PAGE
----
how many students?


Nobuaki said: Feb 25, 2006
Nobuaki Tanaka
Suzuki Association Member
Violin, Viola
Mount Prospect, IL
115 posts

i have a question.

I wonder how many students you can teach every week? do you teach four, five, or six days a week? How many students do you think you can teach every week? Please let me know. so I can figure out how other suzuki teachers are doing.

thank you

said: Feb 25, 2006
 32 posts

Well, there is a difference between how many students you “can” teach and how many you “should” teach. I know of a teacher who teaches 6 days a week and has 70 students, and she is completely stressed out—I also wonder at the quality of her teaching. I have 52 students and teach about 38 hours a week (5 days a week)—I find it very managable as long as I take off spring break, Christmas break and a break in the summer. I enjoy teaching and am also supporting my husband through grad school. I don’t think it’s something you can just quantify—it depends on your family situation, endurance, enjoyment of teaching, and also the families that you work with!

Connie Sunday said: Feb 28, 2006
Connie SundayViolin, Piano, Viola
667 posts

I’ve wondered about this myself, and from what I gather from other teachers, 50 is about the max. You could aim for 50 but be satisfied with 40. I think 60 is a stretch and 70 is too many.

Free Handouts for Music Teachers & Students:

said: Feb 28, 2006
 122 posts

For me I’d rather teach 25-30 hours a week filled with 45 minute and 60 minute private lessons, plus group classes too. I find it MUCH harder to have all beginners with 30 minute lessons-to me it feels like a revolving door and takes much more energy. I’m most happy with about 35 students of mixed levels. 50 students for me would be a lot, especially since in order to teach this many I’d either have a studio full of kids on 30 minute lessons, be teaching 6-7 days a week, or 8 hours a day!

“When love is deep, much can be accomplished.”
-Shinichi Suzuki

Janelle said: Mar 2, 2006
Janelle Severson
Suzuki Association Member
9 posts

I currently have 28 students in my violin studio ranging from Pre-Twinkle through Book 6 (30minute -1 hour lessons) I have a 2 year old son and a baby on the way. I find that this number of students allows me to feel successful at being a teacher and being a mom. Everyone has their balance that works for them. Take your time and add to your studio slowly. Beginning/Young students will eventually require more lesson time to accomplish all of their lesson goals. Good luck.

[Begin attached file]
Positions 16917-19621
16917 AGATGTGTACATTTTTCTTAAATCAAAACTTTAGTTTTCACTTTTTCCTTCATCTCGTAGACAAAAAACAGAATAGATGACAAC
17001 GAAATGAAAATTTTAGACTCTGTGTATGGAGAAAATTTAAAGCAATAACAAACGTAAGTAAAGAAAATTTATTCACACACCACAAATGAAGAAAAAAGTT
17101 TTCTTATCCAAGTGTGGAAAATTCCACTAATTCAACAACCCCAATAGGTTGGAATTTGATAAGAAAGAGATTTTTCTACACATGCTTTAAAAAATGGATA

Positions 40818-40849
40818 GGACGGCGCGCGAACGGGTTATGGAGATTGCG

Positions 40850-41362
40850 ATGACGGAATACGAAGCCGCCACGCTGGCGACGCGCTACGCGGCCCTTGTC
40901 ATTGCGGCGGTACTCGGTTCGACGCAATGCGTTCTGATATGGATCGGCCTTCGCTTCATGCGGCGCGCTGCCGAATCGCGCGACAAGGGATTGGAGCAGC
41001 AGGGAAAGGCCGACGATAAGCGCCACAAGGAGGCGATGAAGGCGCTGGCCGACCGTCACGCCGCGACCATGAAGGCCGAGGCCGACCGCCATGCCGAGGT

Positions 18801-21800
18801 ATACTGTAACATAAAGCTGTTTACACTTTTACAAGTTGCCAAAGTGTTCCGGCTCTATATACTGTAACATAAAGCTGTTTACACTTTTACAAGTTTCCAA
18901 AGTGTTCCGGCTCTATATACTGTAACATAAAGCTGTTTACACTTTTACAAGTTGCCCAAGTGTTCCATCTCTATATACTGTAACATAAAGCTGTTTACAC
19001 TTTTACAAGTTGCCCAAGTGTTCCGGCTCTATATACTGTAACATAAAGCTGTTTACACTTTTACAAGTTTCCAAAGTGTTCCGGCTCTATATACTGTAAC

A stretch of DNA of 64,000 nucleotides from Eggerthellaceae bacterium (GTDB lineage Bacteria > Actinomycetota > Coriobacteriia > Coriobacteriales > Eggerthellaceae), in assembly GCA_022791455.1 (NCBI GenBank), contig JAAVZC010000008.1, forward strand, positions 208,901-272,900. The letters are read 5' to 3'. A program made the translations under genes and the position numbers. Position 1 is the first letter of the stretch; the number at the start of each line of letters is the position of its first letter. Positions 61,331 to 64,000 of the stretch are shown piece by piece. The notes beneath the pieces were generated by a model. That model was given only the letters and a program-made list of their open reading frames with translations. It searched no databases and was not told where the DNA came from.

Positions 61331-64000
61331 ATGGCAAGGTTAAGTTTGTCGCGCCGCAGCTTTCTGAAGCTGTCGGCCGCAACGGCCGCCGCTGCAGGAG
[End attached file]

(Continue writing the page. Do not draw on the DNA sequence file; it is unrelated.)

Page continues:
Jennifer Visick said: Mar 5, 2006
Jennifer VisickForum Moderator
Suzuki Association Member
Viola, Suzuki in the Schools, Violin
997 posts

50 students? 70 students? (!?!)

I once went to a seminar where John Kendall was speaking; he advised no more than 30 students per week, MAX. After gaining a few years of teaching experience, I agree: after 5 lessons in one day, I’m quite ready to quit for the evening! However, I am not an extroverted person; being around people drains my energy, and I NEED time alone. I’m actually quite happy teaching only 10 students a week, (plus group classes). I also spend time preparing student’s lessons beforehand, so that adds to the amount of time I spend “working” for each student each week.

that said, I’d be willing to take up to 25 students a week. Perhaps when I’ve been teaching for 20 years, I’ll be savvy enough to be able to cut down my “preparation” time for each student, thus giving me more time for teaching.

said: Mar 5, 2006
 122 posts

For me it’s highly dependent on how long the vast majority of the students have been with me. It’s MUCH harder for me to have a lot of students who have recently started with me as beginners or recent transfers. Right now I have 30 students that have been with me for one year or longer (just 1 current beginner) and I feel my teaching load is pretty easy. I teach about 25 hours a week of group and private lessons.

I hate bringing this up, but there is the financial reality of needing a certain number of students to pay the bills. I’d like 3-5 more hours of teaching a week to feel truly comfortable and be able to take a vacation every now and then. Right now I’m making enough to pay the bills, save a little, and put a little away for retirement. 70 students sounds like a nightmare to me, but I do have a couple of friends who are doing it well. I know for me I’d be a burnt out, tired, unorganized mess if I taught this many kids!

“When love is deep, much can be accomplished.”
-Shinichi Suzuki

said: Mar 6, 2006
 1 posts

I once heard from Mr Yasuki Nakamura, our teacher trainor, who, when asked by Dr. Suzuki how many students is he teaching, proudly said “I have 60 students” to which Dr. Suzuki replied ” 60 ONLY? we have to teach more, so we can help more children.” I also know of some teachers from Japan and Korea who have over a hundred students (most of them give 20 minute lessons and an hour a week of group lessons) and perhaps this is why they can have this much number of students. I think if a person gets stressed out in teaching about 30 to 40 students, there mught be something that needs to be adjusted in his/her approach to teaching. Dr. Suzuki said that he doesnt get tired teaching because he finds energy in meeting and teaching children. Its enjoyable and doesnt make him stressed out.